Novel insight into the agonistic mechanism of alefacept in vivo: Differentially expressed genes may serve as biomarkers of response in psoriasis patients

Asifa S. Haider, Michelle A. Lowes, Humphrey Gardner, Raj Bandaru, Kamruz Darabi, Francesca Chamian, Toyoko Kikuchi, Patricia Gilleaudeau, Mary S. Whalen, Irma Cardinale, Inna Novitskaya, James G. Krueger

Research output: Contribution to journalArticle

40 Scopus citations

Abstract

Alefacept is an LFA3-Ig fusion protein that binds to CD2 and is thought to inhibit T cell activation by antagonism of CD2 signaling or by lysis of CD2 + cells. Alefacept is potential future therapeutic for organ transplant recipients or graft-vs-host disease and is an approved therapeutic for psoriasis vulgaris, which is a T cell-mediated inflammatory disease. However, alefacept improves psoriasis in only ∼50% of patients treated for 12 wk. We studied the immunologic effects of alefacept in a group of psoriasis patients during treatment. We found that T cells, especially CD8+ T cells, were rapidly decreased in the peripheral circulation. Decreases in circulating T cells were not associated with induced apoptosis. Unexpectedly, in addition to suppression of inflammatory genes, we found a marked induction of mRNAs for STAT1, IL-8, and monokine induced by IFN-γ during the first day of treatment in PBMC. We confirmed the agonistic effects of alefacept in PBMC in vitro, which were similar to CD3/CD28 ligation on T cells. These data establish that alefacept activates gene expression programs in leukocytes and suggest that its therapeutic action may be as a mixed agonist/antagonist. Furthermore, responding patients to alefacept treatment show unique patterns of gene modulation. Whereas alefacept down-regulated TCRs CD3D and CD2 in responders, nonresponders reveal a higher expression of T cell activation genes such as CD69 in pretreatment PBMC. These finding suggest a potential basis for categorizing responders vs nonresponders at an early time point in treatment or before treatment of a broad range of proinflammatory diseases. This study 1) establishes alefacept as a novel CD2 agonist molecule for induction of leukocyte activation genes (prior work proposed its mechanism as a CD2 antagonist) and 2) that differential activation of genes may categorize clinical responders to this agent, critical for cost-effective use of this drug.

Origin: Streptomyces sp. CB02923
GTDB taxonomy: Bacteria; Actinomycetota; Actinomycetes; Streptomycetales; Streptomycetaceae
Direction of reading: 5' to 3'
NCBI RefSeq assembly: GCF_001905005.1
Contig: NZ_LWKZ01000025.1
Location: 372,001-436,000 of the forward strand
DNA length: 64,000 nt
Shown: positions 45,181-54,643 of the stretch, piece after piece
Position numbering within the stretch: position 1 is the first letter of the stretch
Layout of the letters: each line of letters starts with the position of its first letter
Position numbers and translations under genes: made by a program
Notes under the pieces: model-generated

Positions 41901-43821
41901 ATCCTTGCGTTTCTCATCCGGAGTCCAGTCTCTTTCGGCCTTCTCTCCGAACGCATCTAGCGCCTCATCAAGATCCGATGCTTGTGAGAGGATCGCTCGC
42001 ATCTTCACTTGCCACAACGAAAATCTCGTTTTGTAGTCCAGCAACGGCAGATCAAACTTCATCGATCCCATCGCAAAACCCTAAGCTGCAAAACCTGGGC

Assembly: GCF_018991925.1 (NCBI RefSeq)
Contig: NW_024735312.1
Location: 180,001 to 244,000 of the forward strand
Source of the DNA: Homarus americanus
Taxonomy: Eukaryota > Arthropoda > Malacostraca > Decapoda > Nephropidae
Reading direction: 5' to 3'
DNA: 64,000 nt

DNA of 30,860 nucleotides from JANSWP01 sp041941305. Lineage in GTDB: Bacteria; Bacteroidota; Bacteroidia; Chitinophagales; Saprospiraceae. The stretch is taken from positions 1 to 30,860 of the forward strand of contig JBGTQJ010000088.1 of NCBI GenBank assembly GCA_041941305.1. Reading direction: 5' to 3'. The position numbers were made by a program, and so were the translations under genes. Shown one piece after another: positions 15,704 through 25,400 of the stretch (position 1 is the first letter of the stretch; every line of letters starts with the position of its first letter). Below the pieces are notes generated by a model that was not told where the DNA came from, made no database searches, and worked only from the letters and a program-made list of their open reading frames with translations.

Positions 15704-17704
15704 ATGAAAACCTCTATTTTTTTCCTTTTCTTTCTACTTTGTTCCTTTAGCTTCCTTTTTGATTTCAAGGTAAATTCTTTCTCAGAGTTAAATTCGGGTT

Original languageEnglish (US)
Pages (from-to)7442-7449
Number of pages8
JournalJournal of Immunology
Volume178
Issue number11
DOIs
Publication statusPublished - Jun 1 2007

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ASJC Scopus subject areas

  • Immunology and Allergy
  • Immunology

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